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The Knox County Corryton Senior Center and Rural/Metro Fire Station 33, co-located on Davis Drive, hosted a Flag Day ceremony and barbeque luncheon to honor veterans and to ceremonially retire American flags at the senior center on Friday, June 14.
Knox County Mayor Tim Burchett presided over the ceremony also sponsored by local Boy Scout Troup #500, Knox County Veteran’s Affairs and Rolling Thunder Charities.
“There are many veterans in Knox County who fought for our country in conflicts across the decades from World War II and Korea to Vietnam and the Gulf War,” said Mayor Tim Burchett. “Through this Flag Day celebration, we want to honor those individuals who served in the armed forces and celebrate the symbol of our great country, the American flag.”
“The purpose of our celebration is to celebrate our freedom and honor those who fought for that privilege,” said Rural/Metro Fire Chief Jerry Harnish. “We are grateful to our servicemen and women both past and present who uphold the American ideals of freedom and democracy represented by the American flag.”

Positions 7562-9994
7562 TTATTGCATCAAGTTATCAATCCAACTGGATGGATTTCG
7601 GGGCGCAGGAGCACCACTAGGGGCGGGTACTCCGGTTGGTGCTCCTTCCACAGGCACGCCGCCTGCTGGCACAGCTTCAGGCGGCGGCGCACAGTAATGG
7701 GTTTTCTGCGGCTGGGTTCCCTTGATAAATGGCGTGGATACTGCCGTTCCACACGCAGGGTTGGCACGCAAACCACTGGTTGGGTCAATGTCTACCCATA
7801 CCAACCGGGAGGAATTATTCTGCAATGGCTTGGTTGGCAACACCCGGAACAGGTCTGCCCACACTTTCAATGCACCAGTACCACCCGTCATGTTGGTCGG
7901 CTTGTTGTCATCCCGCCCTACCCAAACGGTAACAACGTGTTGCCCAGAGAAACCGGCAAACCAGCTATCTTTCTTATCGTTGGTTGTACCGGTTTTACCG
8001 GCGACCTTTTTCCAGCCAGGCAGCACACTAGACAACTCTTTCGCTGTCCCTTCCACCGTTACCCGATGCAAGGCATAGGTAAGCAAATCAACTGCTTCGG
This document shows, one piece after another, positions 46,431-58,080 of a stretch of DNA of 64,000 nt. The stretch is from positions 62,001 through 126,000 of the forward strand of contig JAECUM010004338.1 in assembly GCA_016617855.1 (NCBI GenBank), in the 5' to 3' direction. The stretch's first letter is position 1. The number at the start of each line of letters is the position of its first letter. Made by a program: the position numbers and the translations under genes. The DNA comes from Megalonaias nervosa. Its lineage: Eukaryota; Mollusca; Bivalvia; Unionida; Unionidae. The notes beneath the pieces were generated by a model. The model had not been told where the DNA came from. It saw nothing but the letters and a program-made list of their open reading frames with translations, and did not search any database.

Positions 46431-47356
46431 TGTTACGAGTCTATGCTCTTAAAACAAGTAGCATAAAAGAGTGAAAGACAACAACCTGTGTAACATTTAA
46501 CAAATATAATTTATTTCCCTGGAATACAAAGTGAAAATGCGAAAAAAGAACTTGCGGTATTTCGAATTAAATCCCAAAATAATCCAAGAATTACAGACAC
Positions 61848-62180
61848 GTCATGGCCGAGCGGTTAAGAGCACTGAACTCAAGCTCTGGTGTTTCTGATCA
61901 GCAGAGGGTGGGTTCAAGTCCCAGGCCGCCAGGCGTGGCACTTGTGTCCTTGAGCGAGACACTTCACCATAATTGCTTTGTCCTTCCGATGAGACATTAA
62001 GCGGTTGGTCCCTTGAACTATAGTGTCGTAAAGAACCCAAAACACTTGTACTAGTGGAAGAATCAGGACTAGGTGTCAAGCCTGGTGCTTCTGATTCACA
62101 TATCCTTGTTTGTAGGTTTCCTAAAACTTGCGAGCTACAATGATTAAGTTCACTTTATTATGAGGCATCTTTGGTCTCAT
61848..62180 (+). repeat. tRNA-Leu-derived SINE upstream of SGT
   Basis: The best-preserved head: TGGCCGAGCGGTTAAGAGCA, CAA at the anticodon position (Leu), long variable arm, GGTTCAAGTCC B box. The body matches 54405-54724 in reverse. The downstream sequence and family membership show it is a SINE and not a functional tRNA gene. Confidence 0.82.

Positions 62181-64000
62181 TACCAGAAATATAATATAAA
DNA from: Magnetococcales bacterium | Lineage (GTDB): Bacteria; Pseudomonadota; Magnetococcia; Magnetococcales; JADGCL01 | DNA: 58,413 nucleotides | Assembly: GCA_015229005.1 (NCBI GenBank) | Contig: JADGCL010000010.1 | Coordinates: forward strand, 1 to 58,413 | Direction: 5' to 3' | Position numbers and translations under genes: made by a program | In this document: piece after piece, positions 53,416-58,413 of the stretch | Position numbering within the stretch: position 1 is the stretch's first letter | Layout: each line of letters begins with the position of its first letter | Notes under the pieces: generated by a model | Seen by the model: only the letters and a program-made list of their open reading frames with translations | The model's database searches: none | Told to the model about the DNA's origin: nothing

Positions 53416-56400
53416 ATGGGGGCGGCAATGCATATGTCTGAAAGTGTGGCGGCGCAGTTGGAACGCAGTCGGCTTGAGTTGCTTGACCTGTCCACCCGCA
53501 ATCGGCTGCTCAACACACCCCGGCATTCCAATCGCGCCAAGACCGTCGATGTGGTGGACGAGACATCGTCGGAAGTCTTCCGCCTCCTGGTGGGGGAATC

Local Boy Scouts held a ceremony to formally and appropriately retire American flags.
Rolling Thunder Charities, a nonprofit group traditionally made of veterans and motorcyclists dedicated to raising awareness for soldiers missing in action and prisoners of war, donated a POW/MIA flag to the center and raise the flag in remembrance of those who are lost.
Rolling Thunder recently completed its Memorial Day motorcycle rally in Washington, D.C., in which 900,000 motorcyclists and spectators participate to raise awareness for MIA soldiers and POWs. Representatives of Rolling Thunder will ride motorcycles at the ceremony at the Corryton Senior Center.
Flag Day commemorates the signing of the resolution to adopt the current design of the American flag by the Continental Congress on June 14, 1777. The national observance was approved by President Harry S. Truman in 1949. Unofficial observance of the holiday, however, can be traced back to the mid to late 1800s.